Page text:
by: Peter J. Gallagher (LinkedIn)
After reading the opening paragraph of the Appellate Division’s decision in Rivera v. Canseo, I was hooked. Here it is:
[Plaintiff] owns a female chihuahua. Defendant . . . owns a male Chihuahua. [Plaintiff] and [defendant] reached an oral agreement to have their dogs mate. [Plaintiff] was to obtain puppies from the mating and [defendant] was to receive consideration for the use of his dog.
Interesting facts, check. Awkward references to uncomfortable subjects reminiscent of 1950’s health class videos – “obtain puppies from the mating” – check. And what exactly does it mean to “receive consideration for the use of his dog”? Needless to say, I was hooked.
[As it turns out, the consideration question was never answered. Plaintiff claimed that defendant was to receive “the pick of the litter if the mating ultimately resulted in the birth of puppies,” while defendant claimed he was to receive $500, “regardless of whether [plaintiff’s] dog was impregnated.” Because “[t]he exact nature of [defendant’s] expected consideration [was] not material” to the court’s decision, however, the dispute was never resolved.]
In Rivera, after plaintiff and defendant agreed to have their Chihuahuas mate, plaintiff brought her dog to defendant’s home, along with a supply of the dog food to which her dog was accustomed. According to plaintiff, her dog was in good health when she left her at defendant’s home. Clearly a hopeless romantic, “[defendant] placed [plaintiff’s] dog and his dog in the basement together” and locked the door.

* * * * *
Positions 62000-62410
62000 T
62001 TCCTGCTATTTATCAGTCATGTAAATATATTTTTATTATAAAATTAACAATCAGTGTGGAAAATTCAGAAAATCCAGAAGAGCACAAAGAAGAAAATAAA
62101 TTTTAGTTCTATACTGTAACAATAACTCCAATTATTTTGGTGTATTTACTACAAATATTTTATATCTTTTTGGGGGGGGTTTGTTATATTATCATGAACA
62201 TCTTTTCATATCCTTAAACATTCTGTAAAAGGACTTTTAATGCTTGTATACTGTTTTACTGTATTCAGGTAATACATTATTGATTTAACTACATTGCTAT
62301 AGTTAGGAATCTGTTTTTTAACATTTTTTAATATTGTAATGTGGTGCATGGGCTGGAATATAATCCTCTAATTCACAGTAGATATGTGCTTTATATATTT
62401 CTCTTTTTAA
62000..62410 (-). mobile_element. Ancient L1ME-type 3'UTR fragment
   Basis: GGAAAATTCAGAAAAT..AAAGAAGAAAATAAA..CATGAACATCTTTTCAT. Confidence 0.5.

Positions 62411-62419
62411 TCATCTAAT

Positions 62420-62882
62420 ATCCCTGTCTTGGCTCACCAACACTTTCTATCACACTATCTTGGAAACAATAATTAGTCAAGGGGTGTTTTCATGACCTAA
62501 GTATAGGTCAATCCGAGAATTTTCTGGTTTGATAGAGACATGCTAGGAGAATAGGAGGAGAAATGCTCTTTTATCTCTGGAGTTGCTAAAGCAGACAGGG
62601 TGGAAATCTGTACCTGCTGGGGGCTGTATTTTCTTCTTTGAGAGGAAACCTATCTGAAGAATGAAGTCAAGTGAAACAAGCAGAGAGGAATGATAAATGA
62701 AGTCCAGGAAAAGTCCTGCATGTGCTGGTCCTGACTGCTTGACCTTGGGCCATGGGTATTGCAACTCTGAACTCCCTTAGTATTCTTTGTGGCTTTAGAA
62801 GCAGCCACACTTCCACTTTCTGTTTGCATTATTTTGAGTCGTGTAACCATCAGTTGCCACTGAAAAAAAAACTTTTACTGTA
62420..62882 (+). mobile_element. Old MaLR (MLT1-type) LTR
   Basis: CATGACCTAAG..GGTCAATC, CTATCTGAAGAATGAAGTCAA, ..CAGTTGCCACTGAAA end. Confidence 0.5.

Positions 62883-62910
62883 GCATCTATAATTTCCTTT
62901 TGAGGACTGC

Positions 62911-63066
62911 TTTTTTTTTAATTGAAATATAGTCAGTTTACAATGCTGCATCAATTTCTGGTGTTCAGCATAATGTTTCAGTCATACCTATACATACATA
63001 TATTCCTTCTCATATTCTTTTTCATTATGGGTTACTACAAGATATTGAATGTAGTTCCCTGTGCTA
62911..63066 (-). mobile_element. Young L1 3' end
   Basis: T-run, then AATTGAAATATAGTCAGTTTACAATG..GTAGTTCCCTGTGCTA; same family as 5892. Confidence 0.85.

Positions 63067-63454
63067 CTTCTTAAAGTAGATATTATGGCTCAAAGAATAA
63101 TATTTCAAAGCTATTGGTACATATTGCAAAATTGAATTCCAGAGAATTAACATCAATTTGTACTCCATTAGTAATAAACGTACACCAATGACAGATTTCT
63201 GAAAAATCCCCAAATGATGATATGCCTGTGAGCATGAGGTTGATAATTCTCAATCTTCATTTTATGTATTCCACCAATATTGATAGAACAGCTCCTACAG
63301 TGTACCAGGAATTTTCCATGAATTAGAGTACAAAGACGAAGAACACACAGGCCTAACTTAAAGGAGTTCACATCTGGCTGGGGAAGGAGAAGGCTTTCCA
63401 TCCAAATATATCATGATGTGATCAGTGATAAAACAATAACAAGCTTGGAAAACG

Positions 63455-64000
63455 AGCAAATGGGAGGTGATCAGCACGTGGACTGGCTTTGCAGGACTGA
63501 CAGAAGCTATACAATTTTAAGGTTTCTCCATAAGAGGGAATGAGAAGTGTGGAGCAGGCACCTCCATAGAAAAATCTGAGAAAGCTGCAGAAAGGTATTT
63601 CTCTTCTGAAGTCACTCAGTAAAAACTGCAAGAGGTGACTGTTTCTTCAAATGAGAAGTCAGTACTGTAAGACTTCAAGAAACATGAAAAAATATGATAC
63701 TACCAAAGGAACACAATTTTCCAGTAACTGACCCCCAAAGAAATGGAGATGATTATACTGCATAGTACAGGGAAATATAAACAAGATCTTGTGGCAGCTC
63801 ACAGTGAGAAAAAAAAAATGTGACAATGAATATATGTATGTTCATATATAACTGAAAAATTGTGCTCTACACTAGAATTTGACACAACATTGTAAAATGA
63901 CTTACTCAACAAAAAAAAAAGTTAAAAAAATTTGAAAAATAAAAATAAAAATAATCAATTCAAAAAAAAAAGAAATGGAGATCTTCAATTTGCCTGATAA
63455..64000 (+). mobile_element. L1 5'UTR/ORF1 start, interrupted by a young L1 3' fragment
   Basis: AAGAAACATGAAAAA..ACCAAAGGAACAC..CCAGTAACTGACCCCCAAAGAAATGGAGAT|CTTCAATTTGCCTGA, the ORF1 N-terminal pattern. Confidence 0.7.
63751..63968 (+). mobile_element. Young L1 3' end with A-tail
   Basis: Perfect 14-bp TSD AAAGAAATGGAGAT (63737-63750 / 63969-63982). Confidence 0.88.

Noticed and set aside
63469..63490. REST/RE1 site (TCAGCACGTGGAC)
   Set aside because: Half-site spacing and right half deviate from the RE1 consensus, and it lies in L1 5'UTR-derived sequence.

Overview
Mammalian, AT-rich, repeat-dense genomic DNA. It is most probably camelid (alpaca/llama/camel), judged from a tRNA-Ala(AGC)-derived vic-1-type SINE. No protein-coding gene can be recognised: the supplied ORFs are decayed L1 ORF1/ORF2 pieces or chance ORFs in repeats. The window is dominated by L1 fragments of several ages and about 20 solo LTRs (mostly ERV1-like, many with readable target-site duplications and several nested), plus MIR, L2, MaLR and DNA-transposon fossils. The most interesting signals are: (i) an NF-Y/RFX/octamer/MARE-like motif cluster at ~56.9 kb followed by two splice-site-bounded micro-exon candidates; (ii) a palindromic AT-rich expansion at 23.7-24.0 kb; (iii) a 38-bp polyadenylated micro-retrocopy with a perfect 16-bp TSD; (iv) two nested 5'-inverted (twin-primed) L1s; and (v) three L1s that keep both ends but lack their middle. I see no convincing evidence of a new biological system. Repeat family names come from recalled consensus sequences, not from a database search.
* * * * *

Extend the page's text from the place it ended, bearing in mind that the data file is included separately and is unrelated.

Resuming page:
The next day, defendant called plaintiff and told her that her dog refused to eat the food that she brought and instead ate the food defendant put out for his dog. Plaintiff wanted to pick her dog up that day, but defendant convinced her to wait one more day to give the dogs additional time to get to know each other.
When plaintiff got her dog back later the next day, her dog appeared sick and dehydrated. She took the dog to the vet where it was treated with fluids and antibiotics, resulting in a bill for $1,276.58. The vet’s records did not identify a cause of the dog’s illness, nor did they attribute it to either “a lack of food or ingestion of food to which the dog was unaccustomed.”
Plaintiff sued in the Special Civil Part for “neglect and abuse of her dog.” After trial, the court concluded that plaintiff had not established that defendant caused her dog to become ill. The court held that the vet’s records did not ascribe fault to defendant or anyone else. Plaintiff appealed.
The Appellate Division agreed with the trial court and affirmed, but added some additional commentary on bailment. The Appellate Division held that plaintiff “created a bailment when she left her dog at defendant’s home.” A bailment is created when one person leaves “chattel” with another and “the latter is given primary control of the chattel for the time being.” “For example, a bailment is created when jewelry is checked with a swimming pool attendant, diamonds are delivered to a retail jeweler for sale, and automobile is left in a shop to be washed, and an airplane is stored in a hanger.” And, apparently, also when a Chihuahua is left with a neighbor to mate with the neighbor’s dog.
“When a bailment has a mutual benefit for the bailor and bailee, the bailee has a duty to exercise reasonable care for the safekeeping of the chattel bailed.” If the chattel is lost or damaged, a presumption of negligence arises and the bailee (the person with whom the chattel was left) must show that the loss did not occur as a result of his or her negligence.
In Rivera, the Appellate Division held that defendant was able to overcome the presumption of negligence. He testified that he tried to give plaintiff’s dog the food plaintiff provided, but that the dog would not eat it. The Appellate Division also noted, as the trial court did, that the vet’s records do not blame defendant for plaintiff’s dog’s illness.